CAMP DAVID, Md. — President Bush and British Prime Minister John Major met here Saturday, the 48th anniversary of D-Day in World War II, to discuss the latest crises to confront the old allies.
"It's fitting that the prime minister and I meet on this historic anniversary . . . to talk about our enduring and special relationship," Bush said in welcoming Major and his wife to the presidential retreat 70 miles northwest of Washington.
The two leaders were scheduled to hold weekend talks on the Earth Summit in Brazil, as well as on the ethnic violence in Yugoslavia and aid to Eastern Europe and the states of the former Soviet Union.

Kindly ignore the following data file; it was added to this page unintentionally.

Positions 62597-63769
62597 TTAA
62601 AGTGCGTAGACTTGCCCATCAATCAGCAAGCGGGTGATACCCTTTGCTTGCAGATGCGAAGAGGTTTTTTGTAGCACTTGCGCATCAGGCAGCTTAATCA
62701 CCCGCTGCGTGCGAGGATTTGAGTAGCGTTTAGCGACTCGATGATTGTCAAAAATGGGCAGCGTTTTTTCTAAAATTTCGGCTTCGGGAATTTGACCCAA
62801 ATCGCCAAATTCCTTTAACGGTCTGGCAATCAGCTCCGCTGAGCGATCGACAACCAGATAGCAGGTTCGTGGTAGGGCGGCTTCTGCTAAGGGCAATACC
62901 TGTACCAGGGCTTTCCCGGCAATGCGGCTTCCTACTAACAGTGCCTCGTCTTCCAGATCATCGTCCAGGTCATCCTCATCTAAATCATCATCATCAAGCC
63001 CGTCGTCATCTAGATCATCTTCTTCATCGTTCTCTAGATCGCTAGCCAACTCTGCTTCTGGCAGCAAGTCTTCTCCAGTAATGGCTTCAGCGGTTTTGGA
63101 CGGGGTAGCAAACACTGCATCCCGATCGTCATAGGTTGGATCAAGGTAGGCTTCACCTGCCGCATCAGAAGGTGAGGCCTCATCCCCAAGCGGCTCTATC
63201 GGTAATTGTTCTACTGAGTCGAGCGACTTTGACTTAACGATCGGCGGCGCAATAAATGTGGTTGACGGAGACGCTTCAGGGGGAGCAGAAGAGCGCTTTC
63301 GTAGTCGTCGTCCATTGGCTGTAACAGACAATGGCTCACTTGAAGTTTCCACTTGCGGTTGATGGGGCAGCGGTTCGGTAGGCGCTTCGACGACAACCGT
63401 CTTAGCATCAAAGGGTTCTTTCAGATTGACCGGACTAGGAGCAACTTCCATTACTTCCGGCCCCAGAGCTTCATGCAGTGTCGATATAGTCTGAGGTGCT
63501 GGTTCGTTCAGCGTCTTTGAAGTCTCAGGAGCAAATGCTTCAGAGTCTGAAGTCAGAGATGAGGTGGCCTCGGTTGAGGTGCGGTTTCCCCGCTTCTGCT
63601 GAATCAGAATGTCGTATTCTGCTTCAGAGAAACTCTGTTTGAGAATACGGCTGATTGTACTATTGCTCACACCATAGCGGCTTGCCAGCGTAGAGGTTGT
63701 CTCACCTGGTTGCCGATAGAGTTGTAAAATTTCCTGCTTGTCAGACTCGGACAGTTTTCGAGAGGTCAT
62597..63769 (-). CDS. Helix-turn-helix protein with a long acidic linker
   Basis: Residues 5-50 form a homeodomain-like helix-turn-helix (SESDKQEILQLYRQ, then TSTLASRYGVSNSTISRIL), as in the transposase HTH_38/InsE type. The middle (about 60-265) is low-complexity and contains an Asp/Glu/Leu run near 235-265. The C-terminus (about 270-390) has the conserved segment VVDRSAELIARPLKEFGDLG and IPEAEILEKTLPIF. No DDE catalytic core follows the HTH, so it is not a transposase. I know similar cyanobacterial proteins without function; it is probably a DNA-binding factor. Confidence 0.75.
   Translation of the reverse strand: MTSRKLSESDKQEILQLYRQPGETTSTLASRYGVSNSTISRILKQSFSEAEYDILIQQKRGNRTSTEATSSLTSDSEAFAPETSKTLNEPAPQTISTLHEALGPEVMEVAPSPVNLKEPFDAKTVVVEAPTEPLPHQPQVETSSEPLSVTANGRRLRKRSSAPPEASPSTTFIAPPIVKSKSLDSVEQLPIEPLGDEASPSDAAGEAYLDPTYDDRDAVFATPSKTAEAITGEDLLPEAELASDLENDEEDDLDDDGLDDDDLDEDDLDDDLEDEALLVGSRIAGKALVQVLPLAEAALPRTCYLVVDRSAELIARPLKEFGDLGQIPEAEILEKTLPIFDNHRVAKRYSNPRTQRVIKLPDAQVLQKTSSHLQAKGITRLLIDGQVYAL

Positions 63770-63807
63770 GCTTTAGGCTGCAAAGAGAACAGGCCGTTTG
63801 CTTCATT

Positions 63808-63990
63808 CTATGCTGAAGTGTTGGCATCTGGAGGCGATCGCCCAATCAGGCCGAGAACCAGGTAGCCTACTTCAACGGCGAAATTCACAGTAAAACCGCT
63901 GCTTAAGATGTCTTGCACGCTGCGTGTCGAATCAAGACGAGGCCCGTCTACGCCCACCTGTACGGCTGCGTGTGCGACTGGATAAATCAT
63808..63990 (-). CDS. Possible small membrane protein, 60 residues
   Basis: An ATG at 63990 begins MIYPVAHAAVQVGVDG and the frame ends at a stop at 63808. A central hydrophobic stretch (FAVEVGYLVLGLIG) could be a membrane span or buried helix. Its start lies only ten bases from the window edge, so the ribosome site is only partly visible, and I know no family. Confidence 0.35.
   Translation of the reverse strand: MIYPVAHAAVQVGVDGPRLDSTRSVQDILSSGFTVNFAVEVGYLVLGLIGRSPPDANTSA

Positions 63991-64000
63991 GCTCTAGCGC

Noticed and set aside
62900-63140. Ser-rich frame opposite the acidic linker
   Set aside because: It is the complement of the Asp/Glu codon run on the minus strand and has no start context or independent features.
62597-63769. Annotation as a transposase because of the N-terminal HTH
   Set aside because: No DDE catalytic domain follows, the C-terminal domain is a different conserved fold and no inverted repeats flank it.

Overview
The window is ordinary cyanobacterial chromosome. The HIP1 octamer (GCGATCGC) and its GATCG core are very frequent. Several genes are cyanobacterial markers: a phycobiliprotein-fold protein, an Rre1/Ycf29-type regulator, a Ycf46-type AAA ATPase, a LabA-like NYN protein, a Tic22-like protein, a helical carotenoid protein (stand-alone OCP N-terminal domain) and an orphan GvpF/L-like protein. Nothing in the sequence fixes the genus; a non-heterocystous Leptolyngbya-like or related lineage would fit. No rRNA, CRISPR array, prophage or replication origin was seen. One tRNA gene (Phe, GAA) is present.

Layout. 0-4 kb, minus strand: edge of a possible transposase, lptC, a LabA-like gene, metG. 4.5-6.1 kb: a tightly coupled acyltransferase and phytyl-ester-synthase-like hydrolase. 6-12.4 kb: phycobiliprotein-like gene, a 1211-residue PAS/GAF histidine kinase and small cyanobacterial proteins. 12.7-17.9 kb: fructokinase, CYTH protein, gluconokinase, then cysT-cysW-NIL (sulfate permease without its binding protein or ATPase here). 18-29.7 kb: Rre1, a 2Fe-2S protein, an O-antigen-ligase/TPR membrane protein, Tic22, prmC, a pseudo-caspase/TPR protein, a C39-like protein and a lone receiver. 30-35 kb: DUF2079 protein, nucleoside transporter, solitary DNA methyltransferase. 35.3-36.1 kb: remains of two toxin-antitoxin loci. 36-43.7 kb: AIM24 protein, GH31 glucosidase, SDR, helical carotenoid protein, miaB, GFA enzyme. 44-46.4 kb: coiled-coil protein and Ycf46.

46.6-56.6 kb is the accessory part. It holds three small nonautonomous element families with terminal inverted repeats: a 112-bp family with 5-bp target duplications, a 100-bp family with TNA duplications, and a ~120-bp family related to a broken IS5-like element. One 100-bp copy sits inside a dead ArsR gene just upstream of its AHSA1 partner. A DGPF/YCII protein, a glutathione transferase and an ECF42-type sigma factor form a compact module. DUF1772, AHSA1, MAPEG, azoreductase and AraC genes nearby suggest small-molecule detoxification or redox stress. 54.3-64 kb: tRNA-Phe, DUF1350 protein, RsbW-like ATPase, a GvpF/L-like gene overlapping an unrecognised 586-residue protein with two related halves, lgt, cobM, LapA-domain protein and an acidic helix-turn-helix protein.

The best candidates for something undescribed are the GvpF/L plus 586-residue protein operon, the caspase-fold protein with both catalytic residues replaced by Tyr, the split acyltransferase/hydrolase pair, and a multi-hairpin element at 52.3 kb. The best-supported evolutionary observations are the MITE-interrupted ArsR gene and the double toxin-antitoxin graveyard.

Major praised the U.S. role in D-Day, the June 6, 1944, Allied invasion of Europe, saying it was the U.S. presence that enabled the war to be won.
Now, he said, the United States is the sole superpower in the world and it is U.S. leadership "that will help to keep free and make free that part of the West that until recently has been under all sorts of appalling domination."
Bush and Major, who are to hold a news conference today after their talks, declined to take questions.
Major, making his fourth visit to the United States, leaves Tuesday for Colombia en route to the Earth Summit in Rio de Janeiro. Bush will fly to Rio later in the week.